Knit Walk: Appaloosa Ice, Volcano Mittens

Dogs require walking, which is good for humans.
Boston terrier cable handknit sweater on our daily walk in winter.

Years ago a move from Virginia to Maryland meant spending a winter of transition time in the mountains. At the time, I could not wait to get on with life. Looking back, that season of waiting stands apart as one of the most memorable episodes of my life. Fluency in knitting became reality.

Geology in Virginia and mountains shaped my life. Moo Dog Knits is part of the story.

Geology there shaped my life. With one blurry television channel – the cable industry was in its infancy in those days and the mountains blocked most broadcast signals – tapes of old radio shows checked out from the library provided entertainment. Stacks of field guides for learning about the fossils and volcanoes that shaped the land on which I walked provided fodder for thinking while knitting. Audio books were discovered next and provided rich entertainment fueled by imagination – the fatter the plastic volume containing the tapes the better. Many pairs of mittens (knit flat) resulted. Back then circular knitting was a mystery beyond my skills.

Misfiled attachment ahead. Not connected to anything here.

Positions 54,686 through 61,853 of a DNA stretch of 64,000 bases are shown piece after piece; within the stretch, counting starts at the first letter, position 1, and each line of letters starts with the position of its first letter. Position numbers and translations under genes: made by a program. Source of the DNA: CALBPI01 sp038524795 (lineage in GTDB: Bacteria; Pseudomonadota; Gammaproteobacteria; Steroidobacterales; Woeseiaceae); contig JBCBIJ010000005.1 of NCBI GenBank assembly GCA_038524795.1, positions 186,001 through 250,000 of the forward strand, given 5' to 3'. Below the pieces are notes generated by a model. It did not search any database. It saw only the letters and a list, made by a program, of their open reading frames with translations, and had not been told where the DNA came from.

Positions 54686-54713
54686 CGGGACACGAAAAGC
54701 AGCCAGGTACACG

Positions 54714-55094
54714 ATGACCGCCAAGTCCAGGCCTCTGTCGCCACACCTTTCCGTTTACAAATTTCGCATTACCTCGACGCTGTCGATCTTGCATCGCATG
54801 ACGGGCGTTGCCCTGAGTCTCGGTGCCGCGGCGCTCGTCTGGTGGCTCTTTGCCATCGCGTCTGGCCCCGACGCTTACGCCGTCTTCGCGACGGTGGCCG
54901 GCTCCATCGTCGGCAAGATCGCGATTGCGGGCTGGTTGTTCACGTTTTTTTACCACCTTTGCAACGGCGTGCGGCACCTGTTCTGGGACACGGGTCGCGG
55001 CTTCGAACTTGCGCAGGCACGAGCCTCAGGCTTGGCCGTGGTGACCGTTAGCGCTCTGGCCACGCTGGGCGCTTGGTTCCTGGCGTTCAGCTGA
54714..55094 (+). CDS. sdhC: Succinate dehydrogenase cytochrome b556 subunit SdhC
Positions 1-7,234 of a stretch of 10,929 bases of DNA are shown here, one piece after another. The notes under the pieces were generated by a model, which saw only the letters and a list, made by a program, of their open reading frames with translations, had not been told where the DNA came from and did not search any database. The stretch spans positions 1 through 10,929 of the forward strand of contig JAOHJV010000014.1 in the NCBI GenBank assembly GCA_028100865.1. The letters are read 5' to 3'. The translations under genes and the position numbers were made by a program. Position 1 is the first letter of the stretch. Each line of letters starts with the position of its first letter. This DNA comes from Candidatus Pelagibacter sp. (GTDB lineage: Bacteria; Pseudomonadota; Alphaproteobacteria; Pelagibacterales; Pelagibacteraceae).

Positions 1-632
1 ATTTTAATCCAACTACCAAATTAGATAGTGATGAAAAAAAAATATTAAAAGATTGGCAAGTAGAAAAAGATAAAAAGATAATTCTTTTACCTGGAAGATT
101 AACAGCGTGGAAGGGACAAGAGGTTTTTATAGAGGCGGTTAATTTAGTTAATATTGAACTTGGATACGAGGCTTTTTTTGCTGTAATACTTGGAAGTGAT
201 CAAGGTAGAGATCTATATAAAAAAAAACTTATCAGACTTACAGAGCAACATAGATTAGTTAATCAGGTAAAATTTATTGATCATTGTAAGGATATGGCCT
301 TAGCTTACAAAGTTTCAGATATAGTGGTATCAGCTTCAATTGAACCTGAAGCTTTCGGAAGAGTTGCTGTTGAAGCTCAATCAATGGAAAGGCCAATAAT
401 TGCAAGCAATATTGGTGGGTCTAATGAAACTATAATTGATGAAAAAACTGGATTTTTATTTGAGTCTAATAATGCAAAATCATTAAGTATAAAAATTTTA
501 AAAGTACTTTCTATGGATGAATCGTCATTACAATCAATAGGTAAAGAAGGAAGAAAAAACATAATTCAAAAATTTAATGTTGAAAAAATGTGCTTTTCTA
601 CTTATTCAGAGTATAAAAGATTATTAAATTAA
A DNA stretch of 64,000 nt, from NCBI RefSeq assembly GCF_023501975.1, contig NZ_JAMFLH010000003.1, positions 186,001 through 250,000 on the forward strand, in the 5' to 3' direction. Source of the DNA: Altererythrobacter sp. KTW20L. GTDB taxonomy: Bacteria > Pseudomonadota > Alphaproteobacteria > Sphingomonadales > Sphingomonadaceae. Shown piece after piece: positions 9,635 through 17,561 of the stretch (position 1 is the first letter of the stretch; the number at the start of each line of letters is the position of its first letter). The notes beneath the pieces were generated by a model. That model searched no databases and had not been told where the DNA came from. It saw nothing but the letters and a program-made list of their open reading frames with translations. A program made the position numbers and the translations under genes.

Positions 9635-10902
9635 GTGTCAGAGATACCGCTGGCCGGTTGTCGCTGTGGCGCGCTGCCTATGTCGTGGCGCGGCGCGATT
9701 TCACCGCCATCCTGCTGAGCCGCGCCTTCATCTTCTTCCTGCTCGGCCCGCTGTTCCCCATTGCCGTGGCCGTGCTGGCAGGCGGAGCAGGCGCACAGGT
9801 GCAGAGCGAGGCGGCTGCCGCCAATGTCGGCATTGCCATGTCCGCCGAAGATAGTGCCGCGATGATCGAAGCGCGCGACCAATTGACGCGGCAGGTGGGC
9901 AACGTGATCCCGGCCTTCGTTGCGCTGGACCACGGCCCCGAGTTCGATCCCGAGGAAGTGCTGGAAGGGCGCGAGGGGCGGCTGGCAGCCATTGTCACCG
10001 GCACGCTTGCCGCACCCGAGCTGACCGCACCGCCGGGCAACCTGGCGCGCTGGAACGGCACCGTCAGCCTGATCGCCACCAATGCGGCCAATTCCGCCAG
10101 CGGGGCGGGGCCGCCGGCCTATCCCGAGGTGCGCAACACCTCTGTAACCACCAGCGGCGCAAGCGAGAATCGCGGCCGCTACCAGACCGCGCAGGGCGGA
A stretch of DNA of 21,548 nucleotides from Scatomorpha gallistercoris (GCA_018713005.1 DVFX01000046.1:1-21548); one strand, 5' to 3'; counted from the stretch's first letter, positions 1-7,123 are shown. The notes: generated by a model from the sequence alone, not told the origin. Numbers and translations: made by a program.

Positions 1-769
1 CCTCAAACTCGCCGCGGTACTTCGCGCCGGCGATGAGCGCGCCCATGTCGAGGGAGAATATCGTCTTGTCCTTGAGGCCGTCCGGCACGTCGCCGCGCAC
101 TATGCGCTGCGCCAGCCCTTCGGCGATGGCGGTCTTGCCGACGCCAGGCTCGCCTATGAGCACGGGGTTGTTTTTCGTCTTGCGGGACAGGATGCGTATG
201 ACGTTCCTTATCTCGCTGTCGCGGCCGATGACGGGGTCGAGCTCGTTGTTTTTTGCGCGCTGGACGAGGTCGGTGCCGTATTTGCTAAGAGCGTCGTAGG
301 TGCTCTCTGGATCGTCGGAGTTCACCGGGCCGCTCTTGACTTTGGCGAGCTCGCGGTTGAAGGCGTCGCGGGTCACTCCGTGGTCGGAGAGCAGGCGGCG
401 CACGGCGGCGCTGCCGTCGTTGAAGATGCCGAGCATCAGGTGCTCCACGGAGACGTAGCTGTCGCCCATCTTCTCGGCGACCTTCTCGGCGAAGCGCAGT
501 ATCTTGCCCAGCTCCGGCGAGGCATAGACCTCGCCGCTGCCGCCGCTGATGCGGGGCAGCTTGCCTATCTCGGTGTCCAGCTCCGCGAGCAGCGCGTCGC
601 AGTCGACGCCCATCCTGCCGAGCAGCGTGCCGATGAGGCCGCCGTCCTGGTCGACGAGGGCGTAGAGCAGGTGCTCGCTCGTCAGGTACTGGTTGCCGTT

Daily walks accompanied by a feist terrier and a Border collie meant tramping across acres and acres of rolling hills and expansive pastures past curious beef cattle munching round rolls of hay. Sandwiches and apples were packed along but no cell phone since that technology did not exist.

Winter ice patterns look like an Appaloosa horse coat - at least to me.There was so much to discover. A high meadow held a treasure of interesting lichens topped with what looked like tiny red hats.

In a far corner of that same isolated field was a deflated balloon tangled up with string on which a weather-resistant note dangled. This proved to be a Girl Scout project released by a troop months earlier and many miles away – “if found, please write to me” and the address were on that tag. (Yes, a note was sent and a reply duly received.)

Chris Brunson